Selling Casa Rosa most feels like my despedida when I was a high school exchange student in Maringá, Paraná. I spent a year down there, my first experience in Brazil, and had such a fantastic experience I didn't want to come home to New Mexico. I remember sobbing for weeks leading up to my departure date. When it came time to actually get in the car and drive to the airport, I bawled like a baby and had to be pried from the arms of my then-boyfriend Fernando. For as much as I didn't want to leave Maringá, I was also excited to see my mom and dad again, to be starting college in the fall, to make new friends and have new adventures.
In the big scheme of things, I knew that moving on was the right choice, but God was it hard. I had terrible reverse culture shock, and spent a good several months being an arrogant pill. All I wanted was to go back to Brazil and resume my fun life as an exchange student, and that totally clouded my vision of being home. I thought New Mexico was provincial, that our culture was piggish, that my peers were dumb, that my parents didn't understand what I'd experienced abroad, that I'd fundamentally changed and could no longer relate to anyone in my daily life. Of course, sense eventually returned to my teenage head and I had a fantastic college experience, but it was a long, bumpy road to that point.
When I think about selling Casa Rosa, I'm right back to that last desperate, weepy embrace I gave Fernando before going to the airport. I cried so hard, all I wanted to do was cling to this person and this life I'd come to call my own. Deep down I knew Fernando wasn't my forever partner, that we didn't have enough in common to continue a satisfying relationship. I knew that Maringá wasn't the right place for me either, a beautiful city but slightly isolated and hickish. Still, it was tremendously hard to let go.
We originally got Casa Rosa back in 2001 because a) it was a fantastic investment, and b) I was certain I'd return to Rio to live "for good" in the near future, and Casa Rosa would be my home. Well, plans changed. Mozambique wasn't even on my radar at that point, much less getting together with Rico and moving here to California. It's become clear that Rio won't be our home base, and we simply don't get down to Brazil enough to take advantage of that spectacular pink house.
Renting seems like an obvious solution, but it's not that easy. Casa Rosa is on the equivalent of the historic register, and it is full of the original features from 1910. Renters, no matter how well-intentioned and careful, end up destroying property. Things break. Old houses constantly need maintenance. It would be a challenge to be good landlords were we based in Rio; doing the job from another continent is a massive headache and simply not worth the effort.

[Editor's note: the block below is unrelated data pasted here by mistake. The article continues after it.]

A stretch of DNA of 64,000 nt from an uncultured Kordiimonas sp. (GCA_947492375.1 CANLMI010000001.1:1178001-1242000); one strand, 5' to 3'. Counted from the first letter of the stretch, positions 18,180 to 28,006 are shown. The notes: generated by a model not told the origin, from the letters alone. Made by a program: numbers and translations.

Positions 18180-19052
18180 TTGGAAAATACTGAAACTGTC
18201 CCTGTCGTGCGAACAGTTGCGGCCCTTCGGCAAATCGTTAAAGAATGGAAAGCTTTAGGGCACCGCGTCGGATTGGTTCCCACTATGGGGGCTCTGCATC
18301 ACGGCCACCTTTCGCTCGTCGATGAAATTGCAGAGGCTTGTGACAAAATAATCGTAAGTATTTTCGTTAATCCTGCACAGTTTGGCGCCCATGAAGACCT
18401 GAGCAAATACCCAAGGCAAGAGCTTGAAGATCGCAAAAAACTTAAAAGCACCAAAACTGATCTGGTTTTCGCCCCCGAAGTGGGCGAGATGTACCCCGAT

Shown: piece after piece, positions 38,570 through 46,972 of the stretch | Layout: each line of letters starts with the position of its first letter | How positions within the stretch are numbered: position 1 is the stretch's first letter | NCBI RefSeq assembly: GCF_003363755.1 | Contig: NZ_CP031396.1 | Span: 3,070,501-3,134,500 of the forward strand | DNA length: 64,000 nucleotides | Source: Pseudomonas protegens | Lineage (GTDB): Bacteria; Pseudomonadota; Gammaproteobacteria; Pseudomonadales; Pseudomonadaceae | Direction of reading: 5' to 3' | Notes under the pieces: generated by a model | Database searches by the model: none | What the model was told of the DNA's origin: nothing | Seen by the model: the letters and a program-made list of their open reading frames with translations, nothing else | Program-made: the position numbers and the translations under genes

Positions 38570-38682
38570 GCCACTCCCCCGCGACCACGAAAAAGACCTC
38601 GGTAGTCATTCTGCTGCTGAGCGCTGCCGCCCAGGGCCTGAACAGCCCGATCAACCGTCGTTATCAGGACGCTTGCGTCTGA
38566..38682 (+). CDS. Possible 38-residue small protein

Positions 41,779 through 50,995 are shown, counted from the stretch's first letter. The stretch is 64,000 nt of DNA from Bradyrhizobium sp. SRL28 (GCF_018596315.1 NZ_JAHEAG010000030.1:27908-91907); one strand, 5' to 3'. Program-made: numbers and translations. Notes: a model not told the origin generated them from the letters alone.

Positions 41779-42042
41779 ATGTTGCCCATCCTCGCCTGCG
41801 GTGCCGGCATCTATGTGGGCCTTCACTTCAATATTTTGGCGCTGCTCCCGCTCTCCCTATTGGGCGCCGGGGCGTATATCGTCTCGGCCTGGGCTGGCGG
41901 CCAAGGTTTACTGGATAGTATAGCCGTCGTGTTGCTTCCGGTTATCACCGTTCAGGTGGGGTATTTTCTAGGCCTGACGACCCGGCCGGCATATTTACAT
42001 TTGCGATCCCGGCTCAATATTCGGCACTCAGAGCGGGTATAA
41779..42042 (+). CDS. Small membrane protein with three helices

We could also just leave the house empty, with only the caretaker around, as we've done for the greater part of the last decade. This option is tempting - we could hold on to this one-of-a-kind property and not have to say our goodbyes - but again the energy and resource drain is not insignificant. I think we're all at the point (and by "we" I mean me, my mom and Rico) where we want to simplify, concentrate on the lives we are currently living in the homes we currently occupy.
I do feel a bit like I'm walking away from an unfulfilled destiny with the sale of Casa Rosa. I always pictured myself living there, fully integrated in the funky, bohemian neighborhood of Santa Teresa. I'd be the artist in the pink house. We'd throw fantastic parties and host friends from all over the world. We'd know our neighbors by name. I'd suntan on the veranda and sketch the architectural details of the house while the bonde rattled by on the street below. Casa Rosa would feel like home, something that in all honesty it never truly has.
Of course we could pick up everything tomorrow, sell our furniture, put the cats in their traveler crates, and move to Rio. This Casa Rosa dream life isn't out of our reach, but I'm at the point where I have to admit that I'm not prepared to make the sacrifices for that Brazilian fantasy to come true. The life I imagine in Casa Rosa is definitely viewed through rose-colored glasses (ha, ha). It's not all bohemian wonderland. Maintaining the house is hard work. There are security issues and quality of life issues. More than anything, the life I desire in Casa Rosa would entail leaving this blessed existence in California, something I'm uninterested in doing. We love it here, and in contrast to the pink house in Santa Teresa, Casa Cali has felt like home from day one.
It's also a very good time to sell property right now in Rio, so the timing is good and we're hoping that the sale will allow our family to do new and wonderful things here in California.
We have some fantastic memories of Casa Rosa, the most spectacular being our wedding in 2008. I'd rather that amazing night be what I associate with the house, not another 10 years of long-distance maintenance that will leave us all with a bitter, resentful taste in our mouths. In my rational mind, I know it's time to move on and let someone else fulfill a dream and live their destiny in Casa Rosa. That gorgeous house deserves to be lived in, to be someone's home. Still, I can feel a lineup of sobs deep in my throat and all I really want to do is cling.
To say goodbye, a proper despedida for Casa Rosa, I've asked Rico to arrange for our wedding photographer to do a photo shoot of us in the house. It will be fitting timing, as we're just a week away from our 3-year wedding anniversary. The house is still on the market, so it still feels like it's "ours" and I'm hoping to be able to get some closure.